Eavesdropper Interview: Kate Payne.

When it comes to kindness, and more specifically random acts of, I usually perform very well.
But when it comes to domesticity, my acts in that department are not random at all.   In fact they are rare.  And very, very deliberate.
When I make dinner for Ross, it is not just a Tuesday, but a formal event. Typically prompted by a birthday or anniversary. I announce to the checker at the grocery store or farmer’s market that I am making ANNIVERSARY SPAGHETTI! and pause for someone to clap.  For some people, cooking meals, real, proper meals, is a nightly way of life, but for me it is an exotic novelty.  And the thing is, I actually do enjoy cooking.  It’s just that I never make time for it.
Ditto for other home ec pursuits, like knitting, kombucha brewing, canning, pickling, salt infusing, sewing, crafting of every manner.  I’ve dipped a toe in countless domestic waters.  So why haven’t I become a modern day Martha?  
Does the bluish tint of the computer screen coax me away from sunlight-dappled gardens? 
Would I always prefer to type, rather than can?
These questions are what drew me to Austinite, author, and hip homemaker Kate Payne.

When I first started rounding up folks for this Eavesdropper Interview series, Kate was one of the first people I thought of. Ross and I just moved you see, and our goals for this new house include: Keeping chickens (for eggs), building a music studio (for Ross’s music lessons), and — gasp — eschewing cable TV!   To free us up for activities like cooking, gardening, and doing laundry on more than a monthly basis!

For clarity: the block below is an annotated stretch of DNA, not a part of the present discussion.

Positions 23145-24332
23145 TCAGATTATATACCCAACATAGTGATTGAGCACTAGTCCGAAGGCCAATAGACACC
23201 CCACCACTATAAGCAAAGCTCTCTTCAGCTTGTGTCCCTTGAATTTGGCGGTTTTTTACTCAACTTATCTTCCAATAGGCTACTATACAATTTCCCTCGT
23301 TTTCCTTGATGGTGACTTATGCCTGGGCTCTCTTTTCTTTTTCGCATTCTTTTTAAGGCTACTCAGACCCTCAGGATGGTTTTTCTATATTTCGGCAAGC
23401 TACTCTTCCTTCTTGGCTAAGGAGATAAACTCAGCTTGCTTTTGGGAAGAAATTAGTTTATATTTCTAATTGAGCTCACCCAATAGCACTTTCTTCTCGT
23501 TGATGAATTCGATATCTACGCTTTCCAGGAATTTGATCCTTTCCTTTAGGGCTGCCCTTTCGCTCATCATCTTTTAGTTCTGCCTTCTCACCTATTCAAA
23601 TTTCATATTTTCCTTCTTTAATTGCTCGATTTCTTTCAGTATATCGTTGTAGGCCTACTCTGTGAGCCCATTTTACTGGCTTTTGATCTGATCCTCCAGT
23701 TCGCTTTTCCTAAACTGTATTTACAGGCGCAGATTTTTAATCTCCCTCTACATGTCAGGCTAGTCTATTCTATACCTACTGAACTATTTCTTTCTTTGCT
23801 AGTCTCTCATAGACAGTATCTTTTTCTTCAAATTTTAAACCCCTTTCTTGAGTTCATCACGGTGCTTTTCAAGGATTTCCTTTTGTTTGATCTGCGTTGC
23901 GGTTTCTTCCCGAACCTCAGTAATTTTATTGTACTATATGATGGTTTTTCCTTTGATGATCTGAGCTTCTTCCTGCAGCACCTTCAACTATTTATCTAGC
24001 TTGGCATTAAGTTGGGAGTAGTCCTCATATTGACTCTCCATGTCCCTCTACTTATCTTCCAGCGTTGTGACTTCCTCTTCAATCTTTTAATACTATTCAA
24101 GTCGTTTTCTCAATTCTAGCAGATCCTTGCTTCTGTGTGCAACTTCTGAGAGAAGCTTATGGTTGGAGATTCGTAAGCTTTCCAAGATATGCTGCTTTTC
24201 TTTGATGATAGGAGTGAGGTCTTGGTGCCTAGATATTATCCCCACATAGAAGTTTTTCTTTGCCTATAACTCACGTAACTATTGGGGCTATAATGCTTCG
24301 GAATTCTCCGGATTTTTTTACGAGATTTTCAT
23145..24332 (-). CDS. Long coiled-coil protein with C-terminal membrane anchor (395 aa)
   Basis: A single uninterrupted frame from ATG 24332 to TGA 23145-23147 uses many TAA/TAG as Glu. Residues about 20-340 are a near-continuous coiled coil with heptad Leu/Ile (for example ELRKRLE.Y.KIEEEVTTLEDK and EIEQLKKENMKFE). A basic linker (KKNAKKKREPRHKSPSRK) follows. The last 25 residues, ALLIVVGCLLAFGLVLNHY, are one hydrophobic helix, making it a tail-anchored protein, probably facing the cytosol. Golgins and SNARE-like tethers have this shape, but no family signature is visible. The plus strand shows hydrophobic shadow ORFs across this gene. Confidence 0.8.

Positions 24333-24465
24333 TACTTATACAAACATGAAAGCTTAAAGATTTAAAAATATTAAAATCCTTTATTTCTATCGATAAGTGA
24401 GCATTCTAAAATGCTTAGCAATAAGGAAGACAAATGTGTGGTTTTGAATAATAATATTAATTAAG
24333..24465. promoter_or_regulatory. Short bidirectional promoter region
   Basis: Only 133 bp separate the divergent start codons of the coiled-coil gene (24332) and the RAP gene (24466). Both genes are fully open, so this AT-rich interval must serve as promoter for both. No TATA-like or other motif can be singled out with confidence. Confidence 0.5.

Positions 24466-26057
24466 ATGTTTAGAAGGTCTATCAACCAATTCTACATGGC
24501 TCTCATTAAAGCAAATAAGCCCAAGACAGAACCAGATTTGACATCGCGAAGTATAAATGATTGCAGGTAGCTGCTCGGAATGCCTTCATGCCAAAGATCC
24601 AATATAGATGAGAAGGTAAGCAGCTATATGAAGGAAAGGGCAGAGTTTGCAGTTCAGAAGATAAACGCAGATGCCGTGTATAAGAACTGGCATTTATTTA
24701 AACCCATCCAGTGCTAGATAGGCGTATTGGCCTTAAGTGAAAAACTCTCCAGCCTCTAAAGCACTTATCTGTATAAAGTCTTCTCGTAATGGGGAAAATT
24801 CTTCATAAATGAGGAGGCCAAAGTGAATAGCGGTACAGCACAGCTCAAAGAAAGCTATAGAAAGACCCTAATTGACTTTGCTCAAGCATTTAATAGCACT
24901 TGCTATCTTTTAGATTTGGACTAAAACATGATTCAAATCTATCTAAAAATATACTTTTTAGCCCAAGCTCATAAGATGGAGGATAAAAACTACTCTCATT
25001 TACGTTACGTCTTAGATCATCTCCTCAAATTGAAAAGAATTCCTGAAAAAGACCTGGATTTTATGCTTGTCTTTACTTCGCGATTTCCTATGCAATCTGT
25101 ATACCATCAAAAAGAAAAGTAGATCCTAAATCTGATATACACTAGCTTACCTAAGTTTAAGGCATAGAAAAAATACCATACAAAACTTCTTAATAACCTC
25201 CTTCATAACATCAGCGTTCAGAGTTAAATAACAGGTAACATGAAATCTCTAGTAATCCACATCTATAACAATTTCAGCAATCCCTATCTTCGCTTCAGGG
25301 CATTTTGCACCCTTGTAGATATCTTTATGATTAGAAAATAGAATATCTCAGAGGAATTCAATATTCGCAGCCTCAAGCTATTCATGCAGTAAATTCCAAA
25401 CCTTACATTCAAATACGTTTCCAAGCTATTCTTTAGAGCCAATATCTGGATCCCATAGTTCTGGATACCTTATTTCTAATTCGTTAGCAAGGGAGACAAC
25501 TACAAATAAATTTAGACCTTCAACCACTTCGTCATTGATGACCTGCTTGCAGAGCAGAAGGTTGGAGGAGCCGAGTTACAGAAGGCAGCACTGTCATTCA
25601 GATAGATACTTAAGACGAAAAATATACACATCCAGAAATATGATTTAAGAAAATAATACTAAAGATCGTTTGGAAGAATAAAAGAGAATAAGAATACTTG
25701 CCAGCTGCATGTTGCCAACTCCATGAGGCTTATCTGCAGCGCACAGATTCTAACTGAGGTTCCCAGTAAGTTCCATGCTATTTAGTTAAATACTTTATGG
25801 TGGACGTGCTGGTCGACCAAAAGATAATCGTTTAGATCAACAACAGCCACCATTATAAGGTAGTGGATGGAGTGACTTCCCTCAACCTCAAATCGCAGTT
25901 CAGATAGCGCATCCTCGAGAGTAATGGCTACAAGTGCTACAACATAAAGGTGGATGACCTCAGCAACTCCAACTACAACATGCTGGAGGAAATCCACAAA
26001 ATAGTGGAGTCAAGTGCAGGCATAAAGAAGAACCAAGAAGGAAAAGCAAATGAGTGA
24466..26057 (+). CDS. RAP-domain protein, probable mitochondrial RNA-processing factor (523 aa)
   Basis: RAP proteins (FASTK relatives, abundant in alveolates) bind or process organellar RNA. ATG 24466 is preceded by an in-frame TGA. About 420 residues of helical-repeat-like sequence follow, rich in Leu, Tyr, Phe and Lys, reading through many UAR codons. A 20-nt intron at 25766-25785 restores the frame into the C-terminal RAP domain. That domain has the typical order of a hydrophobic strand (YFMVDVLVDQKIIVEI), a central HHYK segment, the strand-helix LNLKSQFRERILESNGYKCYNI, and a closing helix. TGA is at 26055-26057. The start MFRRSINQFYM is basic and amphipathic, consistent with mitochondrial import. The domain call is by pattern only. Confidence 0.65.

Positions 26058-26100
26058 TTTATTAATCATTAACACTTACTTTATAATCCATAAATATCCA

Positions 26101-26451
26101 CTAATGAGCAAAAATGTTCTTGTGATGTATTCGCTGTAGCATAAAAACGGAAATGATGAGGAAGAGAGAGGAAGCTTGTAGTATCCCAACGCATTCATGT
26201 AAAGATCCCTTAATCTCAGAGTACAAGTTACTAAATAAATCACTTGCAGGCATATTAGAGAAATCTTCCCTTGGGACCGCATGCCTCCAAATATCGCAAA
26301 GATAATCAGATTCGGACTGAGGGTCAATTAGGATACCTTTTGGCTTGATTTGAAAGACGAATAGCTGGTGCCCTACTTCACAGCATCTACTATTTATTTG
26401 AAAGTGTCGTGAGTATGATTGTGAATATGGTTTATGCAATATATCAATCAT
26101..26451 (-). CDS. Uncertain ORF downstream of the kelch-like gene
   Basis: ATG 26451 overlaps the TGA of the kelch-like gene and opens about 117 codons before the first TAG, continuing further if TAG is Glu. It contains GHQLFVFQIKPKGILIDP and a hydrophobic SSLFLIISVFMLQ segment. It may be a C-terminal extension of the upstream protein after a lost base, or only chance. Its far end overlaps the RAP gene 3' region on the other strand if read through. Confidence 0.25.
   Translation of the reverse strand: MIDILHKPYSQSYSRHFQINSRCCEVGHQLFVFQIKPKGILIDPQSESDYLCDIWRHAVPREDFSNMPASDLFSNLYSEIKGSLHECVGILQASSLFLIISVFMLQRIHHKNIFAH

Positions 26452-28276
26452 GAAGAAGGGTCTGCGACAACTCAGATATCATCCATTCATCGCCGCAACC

But Kate, author of The Hip Girls Guide to Homemaking (Harper Design, April 2011), represents a sturdier, get-your-hands-dirty DIY spirit. Her expertise extends far beyond laundry: She cans, she preserves, she lives on the cheap.  She hosts wildly popular food swaps here in Austin, that have caught on all over the country.  We met, as the modern story goes, through Twitter, and I have followed her blog and book tour ever since.
Kate joins us today to talk about her book and her exceptionally hand-crafted life.  I hope you enjoy our talk! 

1. Can you tell us a little about yourself, Kate?

I haven’t always been a natural on the home-keeping scene. My mom probably would’ve voted me least likely to get excited about this stuff throughout my college years and immediately following. I fall somewhere between my two grandmas now, one is a real spitfire un-domestic and my other grandma irons all the time and made homemade bread for my dad and uncle weekly. My parents are from Minnesota, but we moved around quite a bit when I was younger. I went to four different high schools. If writing doesn’t work out, I’d like to be a physicist.

2. I am in awe of DIY folk. And, you are the queen! How did you get into canning, swapping, gardening, and the like?

I worked on a farm a year after I got out of college and that instigated this internal movement. I was doing really hard work every day, I was thinking more about what I put into my body and I caught the urban gardening bug after my farm job ended. Since building my first 4′ x 4′ garden bed and growing my first cabbage, I’ve progressively expanded my horizons in food preparation and preservation.

Becoming gluten-free five years ago has also impacted my kitchen capacities; with the high cost of gluten-free goods in stores (plus the often marginal quality) I reluctantly learned to bake.

 I surprised myself by really enjoying making homemade goodies; sharing them and swapping them with friends is the next logical step when you’re empowered by delicious success!